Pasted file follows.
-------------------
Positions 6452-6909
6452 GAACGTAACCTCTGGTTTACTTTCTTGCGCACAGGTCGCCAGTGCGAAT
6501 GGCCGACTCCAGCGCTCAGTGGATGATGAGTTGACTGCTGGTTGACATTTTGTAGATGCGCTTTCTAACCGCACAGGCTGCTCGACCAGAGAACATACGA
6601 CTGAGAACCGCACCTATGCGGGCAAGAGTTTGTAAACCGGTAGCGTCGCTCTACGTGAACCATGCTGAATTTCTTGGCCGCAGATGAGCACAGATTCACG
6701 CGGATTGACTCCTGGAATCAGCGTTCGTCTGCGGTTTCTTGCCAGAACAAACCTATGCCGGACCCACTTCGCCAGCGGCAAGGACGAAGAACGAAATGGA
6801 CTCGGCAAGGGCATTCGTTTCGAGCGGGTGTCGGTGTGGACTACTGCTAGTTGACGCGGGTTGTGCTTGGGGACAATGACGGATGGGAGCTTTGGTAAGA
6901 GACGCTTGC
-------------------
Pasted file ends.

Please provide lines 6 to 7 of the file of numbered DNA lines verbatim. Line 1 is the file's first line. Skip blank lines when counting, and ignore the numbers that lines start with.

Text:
6801 CTCGGCAAGGGCATTCGTTTCGAGCGGGTGTCGGTGTGGACTACTGCTAGTTGACGCGGGTTGTGCTTGGGGACAATGACGGATGGGAGCTTTGGTAAGA
6901 GACGCTTGC